- Legibility: Text should be easy to read. As simple as that.
- Language: Short sentences are preferred here. The easier the phrase and the words, the better.
““The difference between User-centered design and Human-centered designUser-centered design is very often used interchangeably with human-centered design, but there is a difference in that it is a subset of it. Simply put, all users are humans, but not all humans will be your users (you wish!). Thus, user-centered design requires deeper analysis of users – your target audience. It is not only about general characteristics of a person; it is about particular habits and preferences of target users to come up with right solutions for specific problems.
User-centered design takes into account age, gender, social status, education and professional background, influential factors, product usage expectations and demands and many other important things that may vary for different segments. What is critical for some may be irrelevant for others. User-centered design is about deep research on users’ habits, from their interactions with the product to their vision of how the product should look like and behave."
The framework requires both divergent and convergent thinking—start broad and then narrow. Engage with users to uncover as many problems as possible, then narrow your focus on one of these problems. Brainstorm as many solutions as possible, then narrow your focus on one or two that you prototype and test.
In the HCD process, failure is a learning experience: An opportunity to discover what works and what doesn’t. It’s also important to embrace ambiguity. You need to be comfortable knowing that you might not understand the problem yet — or its solution — and that’s OK.
There are many different categorizations of the phases of HCD, but here’s a handy guide:
- HEART (Happiness, Engagement, Adoption, Retention, Task Success)
HEART (Happiness, Engagement, Adoption, Retention, Task Success)
This framework work good to solve user problems and business problems.
HEART is a design framework used by Google to measure and improve the user experience of a product or service. HEART stands for:
Happiness: This metric assesses user satisfaction and overall happiness with the product. It often involves surveying users to gauge their level of contentment.
Engagement: Engagement measures the level of user interaction and involvement with the product. It can include metrics like the number of sessions, time spent, or specific actions taken within the product.
Adoption: Adoption tracks how many users are taking up the product or feature. It helps to understand if users are actually using what you've built.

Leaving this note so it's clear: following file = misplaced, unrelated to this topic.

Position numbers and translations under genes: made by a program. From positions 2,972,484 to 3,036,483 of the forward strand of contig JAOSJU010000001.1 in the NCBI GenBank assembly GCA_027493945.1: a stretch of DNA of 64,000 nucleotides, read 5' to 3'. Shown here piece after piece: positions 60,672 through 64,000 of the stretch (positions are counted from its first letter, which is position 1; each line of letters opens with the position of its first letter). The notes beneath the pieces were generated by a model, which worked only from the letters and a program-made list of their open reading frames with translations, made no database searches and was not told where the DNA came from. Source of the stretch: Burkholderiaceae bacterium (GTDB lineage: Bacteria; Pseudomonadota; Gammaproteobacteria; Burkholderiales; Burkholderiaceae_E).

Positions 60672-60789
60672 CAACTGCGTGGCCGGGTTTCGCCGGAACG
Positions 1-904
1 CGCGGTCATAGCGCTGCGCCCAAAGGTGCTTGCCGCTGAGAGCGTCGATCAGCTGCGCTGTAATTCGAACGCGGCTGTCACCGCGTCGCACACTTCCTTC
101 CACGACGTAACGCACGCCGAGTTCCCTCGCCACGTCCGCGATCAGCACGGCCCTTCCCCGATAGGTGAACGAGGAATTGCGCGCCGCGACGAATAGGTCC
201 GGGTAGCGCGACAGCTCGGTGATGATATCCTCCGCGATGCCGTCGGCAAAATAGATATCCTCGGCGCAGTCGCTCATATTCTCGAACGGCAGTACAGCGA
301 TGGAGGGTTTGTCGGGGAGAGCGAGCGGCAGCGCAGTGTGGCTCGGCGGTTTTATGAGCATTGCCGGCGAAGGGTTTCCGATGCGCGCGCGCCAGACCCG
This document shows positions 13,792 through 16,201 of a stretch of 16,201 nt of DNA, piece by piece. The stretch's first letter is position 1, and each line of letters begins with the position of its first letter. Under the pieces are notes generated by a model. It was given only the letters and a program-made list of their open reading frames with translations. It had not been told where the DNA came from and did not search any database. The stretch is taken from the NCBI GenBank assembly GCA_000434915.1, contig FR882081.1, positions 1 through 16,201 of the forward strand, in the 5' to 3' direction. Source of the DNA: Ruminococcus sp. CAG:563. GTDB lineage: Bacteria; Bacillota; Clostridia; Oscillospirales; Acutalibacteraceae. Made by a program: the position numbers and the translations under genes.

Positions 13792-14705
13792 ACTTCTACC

Retention: Retention measures whether users continue to use the product over time. It assesses user stickiness and how well the product retains its user base.
Task Success: Task success is about how well users can complete the tasks they came to the product for. This can involve tracking success rates, error rates, and time taken to complete specific tasks.
The HEART framework is used to evaluate the user experience and guide product improvements. It's a user-centric approach to product development.
When should you use the HEART model?
The HEART framework is a valuable tool for assessing and improving the user experience of a product. Here are some situations where you should consider using the HEART framework:
- New Product Development: Use HEART when you're in the early stages of developing a new product or feature. It can help you set clear objectives and metrics for product or feature success.
- Redesign or Product Enhancement: If you're redesigning an existing product or adding new features, HEART can be used to evaluate the impact of these changes on user experience and improve it.
- Measuring User Satisfaction: When you want to understand how satisfied your users are with your product or service, HEART's "H" (Happiness) metric can be particularly useful. It can help to understand what users feel when using product or feature.
- Performance Evaluation: When you need to evaluate the performance of your product or service over time, the HEART framework provides a structured way to do so.
- Identifying Pain Points: If you're aware that users are facing difficulties with your product, the HEART framework can help you identify specific issues related to engagement, adoption, retention, and task success.
- User Research and Feedback: Combining HEART with user research and feedback can provide a comprehensive view of the user experience.
The HEART model works for any size project or team. Use it whenever you want to ensure you’re making your customers happy and providing them with real value at the product.
There are many options and this is only a part of those that designers use in their teams. To understand which one suits you best:
✅ Assess with your team what you plan to work on
✅ Understand what needs you will be solving (business or user and which ones)
✅ Do not hold back in diversity, as I have already written, these are not rules but only a recommendation to improve cooperation with the team and free to choose the path you will take in your project.
Thank you for reading the article.